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TORONTO (RNS) The Canadian province of Quebec has introduced unprecedented legislation that would effectively bar Muslim women from receiving or delivering public services while wearing a niqab, or face-covering veil.
“Two words: Uncovered face,” Quebec Premier Jean Charest told reporters during a press conference in Quebec City on Wednesday (March 24). “The principle is clear.”
According to the draft law, Muslim women’s faces would have to be visible in all publicly funded locations, including government offices, schools, hospitals and daycare centers. Fully veiled women in the niqab or burqa, for example, would not be able to consult a doctor in a hospital or attend classes at public schools or a university.
Public servants may continue to wear religious symbols like a cross, Star of David, turban, skullcap or even a head scarf so long as a person’s face is in full view. The niqab would be banned even for bureaucrats who do not interact with the public.
Charest said the bill was needed to protect identity, security and communication. Montreal Muslim leaders say niqab-wearing women are a tiny minority — perhaps as few as 25.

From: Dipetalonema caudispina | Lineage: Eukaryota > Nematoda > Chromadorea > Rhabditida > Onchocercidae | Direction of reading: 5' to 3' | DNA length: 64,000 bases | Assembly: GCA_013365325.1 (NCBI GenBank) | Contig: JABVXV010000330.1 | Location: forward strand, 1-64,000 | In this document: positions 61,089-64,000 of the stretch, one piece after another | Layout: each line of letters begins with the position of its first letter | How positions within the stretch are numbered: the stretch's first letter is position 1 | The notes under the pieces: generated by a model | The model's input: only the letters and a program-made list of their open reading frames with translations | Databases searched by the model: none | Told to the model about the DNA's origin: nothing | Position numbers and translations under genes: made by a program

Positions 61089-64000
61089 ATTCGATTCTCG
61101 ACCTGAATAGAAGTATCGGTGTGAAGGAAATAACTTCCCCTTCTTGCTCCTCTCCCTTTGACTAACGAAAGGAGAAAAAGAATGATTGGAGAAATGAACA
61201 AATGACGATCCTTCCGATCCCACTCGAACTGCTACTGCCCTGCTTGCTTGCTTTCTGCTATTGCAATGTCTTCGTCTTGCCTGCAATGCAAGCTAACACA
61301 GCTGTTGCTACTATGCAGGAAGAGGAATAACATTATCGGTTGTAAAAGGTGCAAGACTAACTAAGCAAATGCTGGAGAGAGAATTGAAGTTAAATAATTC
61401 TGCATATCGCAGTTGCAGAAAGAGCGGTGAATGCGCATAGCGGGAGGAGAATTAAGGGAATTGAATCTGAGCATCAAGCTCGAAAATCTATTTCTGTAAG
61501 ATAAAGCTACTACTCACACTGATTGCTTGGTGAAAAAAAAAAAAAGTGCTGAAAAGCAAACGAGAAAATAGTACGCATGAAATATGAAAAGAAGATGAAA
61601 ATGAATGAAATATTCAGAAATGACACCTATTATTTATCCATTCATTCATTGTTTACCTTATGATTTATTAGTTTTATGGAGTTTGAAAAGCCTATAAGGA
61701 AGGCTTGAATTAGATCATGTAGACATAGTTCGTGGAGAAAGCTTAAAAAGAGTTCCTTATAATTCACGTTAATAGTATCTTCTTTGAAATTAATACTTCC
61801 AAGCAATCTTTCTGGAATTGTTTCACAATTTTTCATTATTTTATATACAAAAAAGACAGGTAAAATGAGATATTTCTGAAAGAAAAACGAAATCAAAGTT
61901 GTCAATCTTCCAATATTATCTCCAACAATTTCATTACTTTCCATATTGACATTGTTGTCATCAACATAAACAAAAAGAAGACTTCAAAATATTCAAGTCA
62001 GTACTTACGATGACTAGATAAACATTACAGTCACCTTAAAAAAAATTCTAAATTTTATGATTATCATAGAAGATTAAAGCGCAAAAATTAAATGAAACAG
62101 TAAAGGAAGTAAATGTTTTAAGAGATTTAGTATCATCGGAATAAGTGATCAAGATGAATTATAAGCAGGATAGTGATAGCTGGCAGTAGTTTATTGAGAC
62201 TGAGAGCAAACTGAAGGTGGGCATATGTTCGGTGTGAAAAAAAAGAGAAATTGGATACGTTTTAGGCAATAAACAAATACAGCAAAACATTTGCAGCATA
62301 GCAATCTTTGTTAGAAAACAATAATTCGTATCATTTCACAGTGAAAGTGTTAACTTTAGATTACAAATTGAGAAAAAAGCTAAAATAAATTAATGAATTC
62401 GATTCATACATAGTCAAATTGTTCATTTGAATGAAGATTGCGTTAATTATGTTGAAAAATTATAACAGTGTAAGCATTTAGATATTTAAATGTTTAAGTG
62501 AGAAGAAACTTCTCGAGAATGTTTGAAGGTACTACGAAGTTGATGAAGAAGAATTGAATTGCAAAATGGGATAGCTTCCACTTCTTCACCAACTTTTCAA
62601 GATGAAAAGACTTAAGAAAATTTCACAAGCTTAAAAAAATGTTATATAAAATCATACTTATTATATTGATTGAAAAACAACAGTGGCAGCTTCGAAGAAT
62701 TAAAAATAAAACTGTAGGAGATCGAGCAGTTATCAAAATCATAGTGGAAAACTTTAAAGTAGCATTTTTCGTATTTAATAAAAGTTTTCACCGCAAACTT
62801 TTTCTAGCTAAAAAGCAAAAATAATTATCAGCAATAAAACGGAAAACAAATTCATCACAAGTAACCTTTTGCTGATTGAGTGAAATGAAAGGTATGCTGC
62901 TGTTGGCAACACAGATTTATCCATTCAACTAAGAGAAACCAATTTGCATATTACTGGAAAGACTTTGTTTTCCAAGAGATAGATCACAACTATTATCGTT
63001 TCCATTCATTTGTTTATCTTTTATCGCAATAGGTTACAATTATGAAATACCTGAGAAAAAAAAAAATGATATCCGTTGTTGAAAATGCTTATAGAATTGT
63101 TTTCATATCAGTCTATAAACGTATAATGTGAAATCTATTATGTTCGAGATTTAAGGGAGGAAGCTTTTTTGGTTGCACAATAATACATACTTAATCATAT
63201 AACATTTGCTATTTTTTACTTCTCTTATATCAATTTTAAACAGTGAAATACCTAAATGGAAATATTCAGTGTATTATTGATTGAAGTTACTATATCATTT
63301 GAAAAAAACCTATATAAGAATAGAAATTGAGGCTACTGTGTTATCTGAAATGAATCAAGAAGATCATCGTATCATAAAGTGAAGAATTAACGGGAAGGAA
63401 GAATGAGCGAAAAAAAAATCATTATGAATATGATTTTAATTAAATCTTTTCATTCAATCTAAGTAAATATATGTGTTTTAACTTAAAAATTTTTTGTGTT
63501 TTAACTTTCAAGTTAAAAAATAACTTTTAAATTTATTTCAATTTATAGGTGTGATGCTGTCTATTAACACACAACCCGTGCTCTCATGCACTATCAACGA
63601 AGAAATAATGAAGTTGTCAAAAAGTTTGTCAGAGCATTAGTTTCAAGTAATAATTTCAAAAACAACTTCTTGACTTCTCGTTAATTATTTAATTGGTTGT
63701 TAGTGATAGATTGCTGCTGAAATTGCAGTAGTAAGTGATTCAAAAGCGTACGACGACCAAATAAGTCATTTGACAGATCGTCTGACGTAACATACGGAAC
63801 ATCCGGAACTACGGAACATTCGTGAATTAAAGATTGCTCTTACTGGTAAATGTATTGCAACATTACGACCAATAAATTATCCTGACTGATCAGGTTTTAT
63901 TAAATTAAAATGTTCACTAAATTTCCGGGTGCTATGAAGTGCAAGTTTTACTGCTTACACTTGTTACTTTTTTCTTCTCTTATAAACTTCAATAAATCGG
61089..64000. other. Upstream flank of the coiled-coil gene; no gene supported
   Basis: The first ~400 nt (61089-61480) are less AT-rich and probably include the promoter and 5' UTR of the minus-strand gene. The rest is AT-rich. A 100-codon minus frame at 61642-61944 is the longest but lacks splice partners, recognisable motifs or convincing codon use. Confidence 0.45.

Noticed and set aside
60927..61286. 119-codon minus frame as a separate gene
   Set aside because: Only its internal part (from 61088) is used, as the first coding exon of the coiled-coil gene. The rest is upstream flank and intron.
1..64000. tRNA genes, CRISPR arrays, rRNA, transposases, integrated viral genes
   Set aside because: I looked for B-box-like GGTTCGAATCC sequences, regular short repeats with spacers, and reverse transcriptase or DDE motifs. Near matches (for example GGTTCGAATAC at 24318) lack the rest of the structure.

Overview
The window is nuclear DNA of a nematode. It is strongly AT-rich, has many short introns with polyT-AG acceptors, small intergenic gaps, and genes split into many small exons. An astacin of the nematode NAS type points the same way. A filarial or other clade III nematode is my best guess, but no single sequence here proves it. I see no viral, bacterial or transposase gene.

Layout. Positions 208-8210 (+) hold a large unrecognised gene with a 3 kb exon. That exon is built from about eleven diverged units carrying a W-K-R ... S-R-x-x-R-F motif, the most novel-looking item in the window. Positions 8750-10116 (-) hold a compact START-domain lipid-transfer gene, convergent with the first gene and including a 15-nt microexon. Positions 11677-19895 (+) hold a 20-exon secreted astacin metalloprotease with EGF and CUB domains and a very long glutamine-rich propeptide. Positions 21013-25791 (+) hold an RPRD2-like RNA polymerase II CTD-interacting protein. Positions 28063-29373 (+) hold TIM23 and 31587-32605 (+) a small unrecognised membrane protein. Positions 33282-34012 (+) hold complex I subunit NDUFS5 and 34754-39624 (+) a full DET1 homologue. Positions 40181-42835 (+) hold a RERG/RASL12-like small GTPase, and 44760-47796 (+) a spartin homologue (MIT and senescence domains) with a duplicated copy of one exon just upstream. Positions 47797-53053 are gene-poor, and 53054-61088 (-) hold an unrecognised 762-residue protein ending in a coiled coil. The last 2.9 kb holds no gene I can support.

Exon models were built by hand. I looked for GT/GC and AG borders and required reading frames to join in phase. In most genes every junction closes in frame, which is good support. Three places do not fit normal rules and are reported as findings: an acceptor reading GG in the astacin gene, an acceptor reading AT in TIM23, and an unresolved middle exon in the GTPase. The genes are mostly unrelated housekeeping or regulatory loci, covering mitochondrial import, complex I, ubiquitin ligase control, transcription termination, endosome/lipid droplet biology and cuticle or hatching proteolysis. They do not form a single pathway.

Shama Naz of Montreal told the Toronto Star that since the law targets Muslims, it is “hypocrisy. A lot of Muslims will think it’s racially oriented. Everybody else goes on wearing whatever they want to express themselves.”
The bill was partly motivated by some high-profile cases in which women were denied services unless they showed their faces. Just this month, a Muslim woman was ejected from a French language class for refusing to uncover her face. She has filed a complaint with Quebec’s human rights commission, charging religious discrimination.
The province will hold public hearings on the draft legislation but it is widely expected to pass.
By Ron Csillag
Copyright 2010 Religion News Service. All rights reserved. No part of this transmission may be distributed or reproduced without written permission.

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